Glycoprofiling of oral pathogens – identification of novel glycoproteins and impact of glycosylation on biofilm formation
SUPERVISOR: CHRISTINA SCHÄFFER
Project assigned to: CORNELIA RATH
Multispecies biofilms develop in the human oral cavity on mucosal and dental surfaces with a precise spatial organization of interacting bacteria. Significant habitat changes due to food ingestion cause increased flow of gingival crevicular fluid and pH changes. Insufficient care can lead to a switch of the resident bacterial composition to putative pathogens responsible for periodontal diseases (Marsh et al., 2011)
The oral Gram-negative anaerobic pathogen Tannerella forsythia (Tf) belongs, together with Porphyromonas gingivalis and Treponema denticola, to the so called “red-complex” of bacteria. Next to others, these bacteria form sub-gingival plaque biofilms leading to periodontitis. Tf is covered with a unique 2D crystalline glycosylated S(surface)-layer, built by two unique S-layer glycoproteins (TfsA-GP, TfsB-GP) (Sekot et al., 2012; Posch et al., 2011), which have been shown to clearly impact the bacterium’s ability to form biofilm (Honma et al., 2007). Increased biofilm formation has been observed for an isogenic Tf wecC mutant, due to the presence of truncated S-layer glycans (Posch et al., 2011). Furthermore, as unpublished data by our group demonstrate, biofilm architecture significantly changes in Tf mutants lacking one or both S-layer glycoproteins, with mutant cells forming biofilms with less aggregates, but with higher substrate affinity. This indicates that glycoproteins on the cell surface might serve as lead components for combating biofilm development, and, consequently, establishment of periodontal diseases (Posch et al., 2012).
Aims and methods.
We hypothesize that also other bacteria commonly present in dental plaque possess “S-layer-like” structures or glycoproteins attached to the cell surface, affecting the bacterial intra- and inter-species communication in the oral cavity and the capacity to interact with host cells. We carefully selected six candidates from the oral microflora, i.e., Capnocytophaga ochracea, Eubacterium nodatum, Fusobacterium nucleatum, Selenomonas sputigena, Streptococcus gordonii and Veillonella parvula,for glycobiology and biofilm studies. Identity and cellular location of selected candidate proteins will be investigated, as well as nature and structure of the attached glycans in order to extend the current knowledge of the glycobiology of oral pathogens. Defined glycosylation mutants will allow the assessment of the role of glycosylation in biofilm formation, and consequently, the establishment of virulence mechanisms of oral pathogens.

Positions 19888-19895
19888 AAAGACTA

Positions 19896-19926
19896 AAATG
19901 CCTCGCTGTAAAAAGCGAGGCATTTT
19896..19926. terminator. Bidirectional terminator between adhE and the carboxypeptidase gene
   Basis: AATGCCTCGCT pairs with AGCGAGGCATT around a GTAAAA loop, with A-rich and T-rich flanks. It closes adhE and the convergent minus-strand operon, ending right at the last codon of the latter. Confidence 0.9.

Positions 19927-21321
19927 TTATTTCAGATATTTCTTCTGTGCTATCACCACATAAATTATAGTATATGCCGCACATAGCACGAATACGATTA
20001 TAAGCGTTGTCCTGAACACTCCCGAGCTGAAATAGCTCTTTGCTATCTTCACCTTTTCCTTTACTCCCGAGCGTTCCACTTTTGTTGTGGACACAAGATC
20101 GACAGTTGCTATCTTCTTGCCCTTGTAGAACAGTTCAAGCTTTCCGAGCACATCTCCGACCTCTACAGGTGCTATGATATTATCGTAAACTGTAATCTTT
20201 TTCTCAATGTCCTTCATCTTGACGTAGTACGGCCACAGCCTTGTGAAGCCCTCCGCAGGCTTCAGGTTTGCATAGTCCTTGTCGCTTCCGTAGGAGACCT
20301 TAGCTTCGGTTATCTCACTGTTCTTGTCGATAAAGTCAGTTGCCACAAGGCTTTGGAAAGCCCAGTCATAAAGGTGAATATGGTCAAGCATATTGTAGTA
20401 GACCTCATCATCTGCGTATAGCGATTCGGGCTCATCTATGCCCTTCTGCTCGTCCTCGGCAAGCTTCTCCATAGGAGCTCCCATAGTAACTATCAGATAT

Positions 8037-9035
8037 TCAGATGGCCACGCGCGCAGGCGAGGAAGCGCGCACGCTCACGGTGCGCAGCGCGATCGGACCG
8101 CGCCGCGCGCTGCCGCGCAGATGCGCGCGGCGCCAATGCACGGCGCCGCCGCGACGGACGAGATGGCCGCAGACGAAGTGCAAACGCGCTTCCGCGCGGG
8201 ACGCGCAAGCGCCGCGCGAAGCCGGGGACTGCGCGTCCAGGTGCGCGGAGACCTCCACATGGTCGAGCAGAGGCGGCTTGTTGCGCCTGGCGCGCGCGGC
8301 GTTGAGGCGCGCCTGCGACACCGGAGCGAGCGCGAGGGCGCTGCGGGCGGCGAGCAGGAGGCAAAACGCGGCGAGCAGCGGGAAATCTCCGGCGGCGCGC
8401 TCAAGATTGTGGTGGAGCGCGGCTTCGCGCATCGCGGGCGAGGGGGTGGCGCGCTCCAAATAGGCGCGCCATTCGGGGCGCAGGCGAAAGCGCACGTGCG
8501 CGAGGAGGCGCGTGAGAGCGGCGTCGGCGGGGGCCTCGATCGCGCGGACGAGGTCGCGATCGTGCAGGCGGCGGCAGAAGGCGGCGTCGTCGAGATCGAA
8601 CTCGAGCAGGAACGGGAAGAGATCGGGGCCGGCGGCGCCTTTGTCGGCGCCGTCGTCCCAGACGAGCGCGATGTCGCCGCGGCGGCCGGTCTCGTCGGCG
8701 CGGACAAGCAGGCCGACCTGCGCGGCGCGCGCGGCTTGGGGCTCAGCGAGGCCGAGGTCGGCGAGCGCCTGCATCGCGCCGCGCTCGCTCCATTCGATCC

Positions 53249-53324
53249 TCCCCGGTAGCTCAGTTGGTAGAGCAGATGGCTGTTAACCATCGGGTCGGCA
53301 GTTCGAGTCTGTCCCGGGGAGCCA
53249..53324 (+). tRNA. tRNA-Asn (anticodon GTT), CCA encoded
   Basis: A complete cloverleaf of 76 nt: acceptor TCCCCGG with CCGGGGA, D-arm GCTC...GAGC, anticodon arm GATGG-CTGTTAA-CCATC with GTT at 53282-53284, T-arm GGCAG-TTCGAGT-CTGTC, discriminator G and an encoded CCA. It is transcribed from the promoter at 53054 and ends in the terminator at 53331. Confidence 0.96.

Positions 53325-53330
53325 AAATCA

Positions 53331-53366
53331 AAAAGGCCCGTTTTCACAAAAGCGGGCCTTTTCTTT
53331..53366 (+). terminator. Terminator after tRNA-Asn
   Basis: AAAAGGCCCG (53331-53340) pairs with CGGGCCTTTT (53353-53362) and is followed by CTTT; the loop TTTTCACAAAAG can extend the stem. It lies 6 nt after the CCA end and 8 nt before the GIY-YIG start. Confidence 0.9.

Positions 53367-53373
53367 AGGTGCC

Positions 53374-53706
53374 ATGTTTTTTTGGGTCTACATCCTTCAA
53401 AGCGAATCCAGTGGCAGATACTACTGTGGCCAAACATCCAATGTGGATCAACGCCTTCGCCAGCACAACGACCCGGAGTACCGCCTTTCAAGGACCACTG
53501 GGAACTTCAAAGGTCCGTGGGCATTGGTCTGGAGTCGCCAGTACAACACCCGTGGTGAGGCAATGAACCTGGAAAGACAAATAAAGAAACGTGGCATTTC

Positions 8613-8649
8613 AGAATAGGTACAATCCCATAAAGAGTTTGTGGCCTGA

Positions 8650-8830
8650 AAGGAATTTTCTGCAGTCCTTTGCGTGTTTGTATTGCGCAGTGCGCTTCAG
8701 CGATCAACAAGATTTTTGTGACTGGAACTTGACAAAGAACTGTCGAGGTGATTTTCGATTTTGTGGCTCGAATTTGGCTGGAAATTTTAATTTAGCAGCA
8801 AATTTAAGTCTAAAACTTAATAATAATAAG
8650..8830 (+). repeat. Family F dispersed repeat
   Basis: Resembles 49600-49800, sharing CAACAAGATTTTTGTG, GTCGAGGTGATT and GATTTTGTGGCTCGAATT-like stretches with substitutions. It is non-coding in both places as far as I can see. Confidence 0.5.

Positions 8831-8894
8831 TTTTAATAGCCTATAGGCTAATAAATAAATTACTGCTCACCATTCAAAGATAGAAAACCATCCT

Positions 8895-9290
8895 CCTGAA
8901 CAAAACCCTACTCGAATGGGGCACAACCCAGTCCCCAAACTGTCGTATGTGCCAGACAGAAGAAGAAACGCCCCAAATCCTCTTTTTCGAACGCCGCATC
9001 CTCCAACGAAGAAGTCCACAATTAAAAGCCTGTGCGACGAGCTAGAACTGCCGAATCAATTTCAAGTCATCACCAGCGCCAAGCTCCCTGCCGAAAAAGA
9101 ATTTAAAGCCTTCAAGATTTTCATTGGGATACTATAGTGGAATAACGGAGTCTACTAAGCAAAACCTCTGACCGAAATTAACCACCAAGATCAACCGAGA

Marsh, P.D. et al. (2011) Dental plaque biofilms: communities, conflict and control. Periodont 2000, 55, 16-5.
Sekot, G. et al. (2012) Analysis of the cell surface layer ultrastructure of the oral pathogen Tannerella forsythia. Arch Microbiol 194, 525-539.
Posch, G. et al. (2011) Characterization and scope of S-layer protein O-glycosylation in Tannerella forsythia. J Biol Chem 286, 38714-38724.
Honma, K. et al. (2007) Role of a Tannerella forsythia exopolysaccharide synthesis operon in biofilm development. Microb Pathog 42, 156-166.
Posch, G. et al. (2012) Glycobiology aspects of the periodontal pathogen Tannerella forsythia. Biomolecules 2, 467-482.